As an alternative to Original Medicare, subscribers can choose to enroll in a Medicare Part C plan (Medicare Advantage) – a type of Medicare health plan offered by private insurers or medical providers that contract with Medicare to provide all Part A and Part B benefits. If you are enrolled in a Medicare Advantage Plan, your healthcare services are covered through the plan and are not paid for under Original Medicare. Most Medicare Advantage Plans offer prescription drug coverage as well.
Medicaid is a joint federal and state program that helps with medical costs for people with limited income and resources. Medicaid sometimes offers benefits not normally covered by Medicare, like nursing home care and personal care services for those who qualify.
How do we currently pay for these public healthcare programs? According to the Kaiser Family Foundation, Medicare is primarily funded from three sources: general tax revenues (42%), payroll taxes (37%) and subscriber premiums (13%). Most people are surprised to learn how little of these costs are covered by subscriber premiums. The following graph shows the breakdown of these sources:
Medicaid is financed through a combination of federal and state funding. The federal government pays the lion’s share of the expense ($6 out of every $10) through Federal Medical Assistance Match Rates (FMAP) and the states pay their share primarily through state general fund appropriations.
While most Americans feel they are being squeezed by the direct costs of rising premiums, increased out-of-pocket costs and shrinking services, this pales in comparison to the indirect costs from our collective obligations to subsidize these programs through state and federal tax or through increasing our federal debt.
The Department of Health and Human Services’ most recent estimates project healthcare spending to grow by 5.8% annually through 2025. By then, the government is projected to provide 47% of all healthcare spending. We mentioned that at current levels, every man, woman and child is using approximately $10,500 of health services annually. Based on these projections, this number will grow to approximately $15,500. So, by 2025, a family of four will use over $60,000 of healthcare services, much of which would be indirect expenses that are collected through taxes and deficit spending. This is clearly an unsustainable path that without major changes, will wreak havoc on our ability to provide healthcare in the future. Consequently, it is critically important to improve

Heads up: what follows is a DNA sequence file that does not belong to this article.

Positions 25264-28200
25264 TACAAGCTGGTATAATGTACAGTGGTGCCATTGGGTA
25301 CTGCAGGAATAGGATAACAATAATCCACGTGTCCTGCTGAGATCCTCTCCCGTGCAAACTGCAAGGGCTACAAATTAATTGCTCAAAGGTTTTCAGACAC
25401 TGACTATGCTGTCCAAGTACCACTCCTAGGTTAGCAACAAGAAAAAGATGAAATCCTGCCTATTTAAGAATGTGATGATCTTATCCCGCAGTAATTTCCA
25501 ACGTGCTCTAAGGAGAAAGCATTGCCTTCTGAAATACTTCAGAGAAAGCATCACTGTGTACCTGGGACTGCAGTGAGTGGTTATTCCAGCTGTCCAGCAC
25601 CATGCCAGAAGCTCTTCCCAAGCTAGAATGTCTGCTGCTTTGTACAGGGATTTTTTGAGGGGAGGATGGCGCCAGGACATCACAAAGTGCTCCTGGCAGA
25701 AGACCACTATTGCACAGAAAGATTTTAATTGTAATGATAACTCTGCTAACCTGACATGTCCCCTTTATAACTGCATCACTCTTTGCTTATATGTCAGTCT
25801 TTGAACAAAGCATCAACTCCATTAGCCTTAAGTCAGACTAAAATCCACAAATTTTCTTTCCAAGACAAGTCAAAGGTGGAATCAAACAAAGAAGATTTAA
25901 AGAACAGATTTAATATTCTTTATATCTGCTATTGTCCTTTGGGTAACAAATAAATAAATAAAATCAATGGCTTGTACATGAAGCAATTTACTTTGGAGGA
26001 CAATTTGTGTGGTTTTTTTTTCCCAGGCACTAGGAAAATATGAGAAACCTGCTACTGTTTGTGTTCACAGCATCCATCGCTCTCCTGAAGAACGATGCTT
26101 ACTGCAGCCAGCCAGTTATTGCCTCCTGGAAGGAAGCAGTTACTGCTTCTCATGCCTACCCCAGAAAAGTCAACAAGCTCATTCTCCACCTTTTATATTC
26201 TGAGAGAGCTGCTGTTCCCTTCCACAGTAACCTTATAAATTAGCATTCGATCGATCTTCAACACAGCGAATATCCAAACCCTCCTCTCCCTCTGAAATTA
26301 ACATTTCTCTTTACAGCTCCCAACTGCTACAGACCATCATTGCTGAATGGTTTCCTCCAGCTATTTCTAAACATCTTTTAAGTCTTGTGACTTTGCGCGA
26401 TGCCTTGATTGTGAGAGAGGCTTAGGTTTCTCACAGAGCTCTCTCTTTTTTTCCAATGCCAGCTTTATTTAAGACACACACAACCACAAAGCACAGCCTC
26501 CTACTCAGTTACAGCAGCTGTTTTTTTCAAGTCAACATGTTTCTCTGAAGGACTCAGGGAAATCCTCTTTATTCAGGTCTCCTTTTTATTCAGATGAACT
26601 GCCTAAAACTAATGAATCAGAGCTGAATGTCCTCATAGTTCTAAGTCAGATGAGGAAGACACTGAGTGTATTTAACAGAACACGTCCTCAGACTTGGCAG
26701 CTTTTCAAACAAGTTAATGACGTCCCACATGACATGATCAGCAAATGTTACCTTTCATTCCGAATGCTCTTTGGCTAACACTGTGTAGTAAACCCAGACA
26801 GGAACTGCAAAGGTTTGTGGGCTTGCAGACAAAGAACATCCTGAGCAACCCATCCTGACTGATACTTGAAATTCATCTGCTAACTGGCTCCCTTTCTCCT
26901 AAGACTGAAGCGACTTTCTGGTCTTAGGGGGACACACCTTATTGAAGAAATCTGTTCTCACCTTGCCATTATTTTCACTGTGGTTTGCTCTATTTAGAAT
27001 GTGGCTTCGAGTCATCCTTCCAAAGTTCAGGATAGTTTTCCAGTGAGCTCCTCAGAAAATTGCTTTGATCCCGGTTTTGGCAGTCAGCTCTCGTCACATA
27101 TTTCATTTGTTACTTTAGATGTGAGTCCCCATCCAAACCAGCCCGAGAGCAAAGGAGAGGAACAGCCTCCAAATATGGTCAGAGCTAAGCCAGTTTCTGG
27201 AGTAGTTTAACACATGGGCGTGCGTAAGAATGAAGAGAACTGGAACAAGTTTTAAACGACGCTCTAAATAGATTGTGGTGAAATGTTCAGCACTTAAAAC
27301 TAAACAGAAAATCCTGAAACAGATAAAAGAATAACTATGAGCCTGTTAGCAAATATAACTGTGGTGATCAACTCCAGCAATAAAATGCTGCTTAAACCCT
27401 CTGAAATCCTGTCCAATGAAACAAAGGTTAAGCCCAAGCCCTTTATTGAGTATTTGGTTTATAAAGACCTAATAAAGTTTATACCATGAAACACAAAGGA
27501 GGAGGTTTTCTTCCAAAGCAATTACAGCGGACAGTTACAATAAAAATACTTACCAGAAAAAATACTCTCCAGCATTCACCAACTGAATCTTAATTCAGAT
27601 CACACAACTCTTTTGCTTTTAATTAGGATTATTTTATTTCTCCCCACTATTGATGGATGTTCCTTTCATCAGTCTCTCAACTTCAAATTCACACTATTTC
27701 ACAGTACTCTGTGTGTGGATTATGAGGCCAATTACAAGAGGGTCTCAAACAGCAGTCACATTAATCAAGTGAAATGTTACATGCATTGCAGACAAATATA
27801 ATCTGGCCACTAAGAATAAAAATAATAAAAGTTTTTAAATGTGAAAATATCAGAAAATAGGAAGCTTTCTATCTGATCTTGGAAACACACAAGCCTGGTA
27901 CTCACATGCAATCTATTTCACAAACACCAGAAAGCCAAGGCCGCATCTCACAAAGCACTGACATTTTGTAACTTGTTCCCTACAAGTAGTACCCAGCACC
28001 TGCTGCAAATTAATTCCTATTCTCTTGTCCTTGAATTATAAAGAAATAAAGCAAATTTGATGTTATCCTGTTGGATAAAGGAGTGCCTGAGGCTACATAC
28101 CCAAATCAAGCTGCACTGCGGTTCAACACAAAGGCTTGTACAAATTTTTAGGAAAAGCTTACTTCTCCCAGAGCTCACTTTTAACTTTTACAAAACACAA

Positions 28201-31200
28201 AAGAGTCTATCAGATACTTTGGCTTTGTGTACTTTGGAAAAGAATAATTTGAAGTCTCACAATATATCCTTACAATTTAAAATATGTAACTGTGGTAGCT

our healthcare system to deliver better quality care and contain costs. Individually, we must continue to take more responsibility for our health and well-being, and we need to be far more intentional about saving for our future care.
In a recent piece, Building A System That Works: The Future Of Healthcare, Sylvia Mathews Burwell, the outgoing Secretary of Health and Human Services, outlines a number of initiatives healthcare agencies are working on to provide sustainable healthcare services, both now and in the future. This is an excellent piece that we urge you to read in its entirety.
To read the full article, go to: http://healthaffairs.org/blog/2016/12/12/building-a-system-that-works-the-future-of-health-care/
While we were not able to address all the issues in this article, we have highlighted a few that should help make our healthcare system better.
There are a myriad of causes that push U.S. per capita healthcare spending to a level double the spending of other developed nations without better outcomes. Many health policy experts point to waste as one of the drivers of our high costs. The National Academy of Medicine estimates that 30% of our healthcare spending goes to unnecessary, ineffective, and overpriced services.
The sheer overhead and duplication in healthcare administration created by the labyrinth of public and private channels, including the federal and state healthcare programs, private insurers, and individual payers adds tremendous cost to the system. A better system to reduce overhead, complexity and cost shifting could be achieved through payment reform and greater simplicity to healthcare decision making.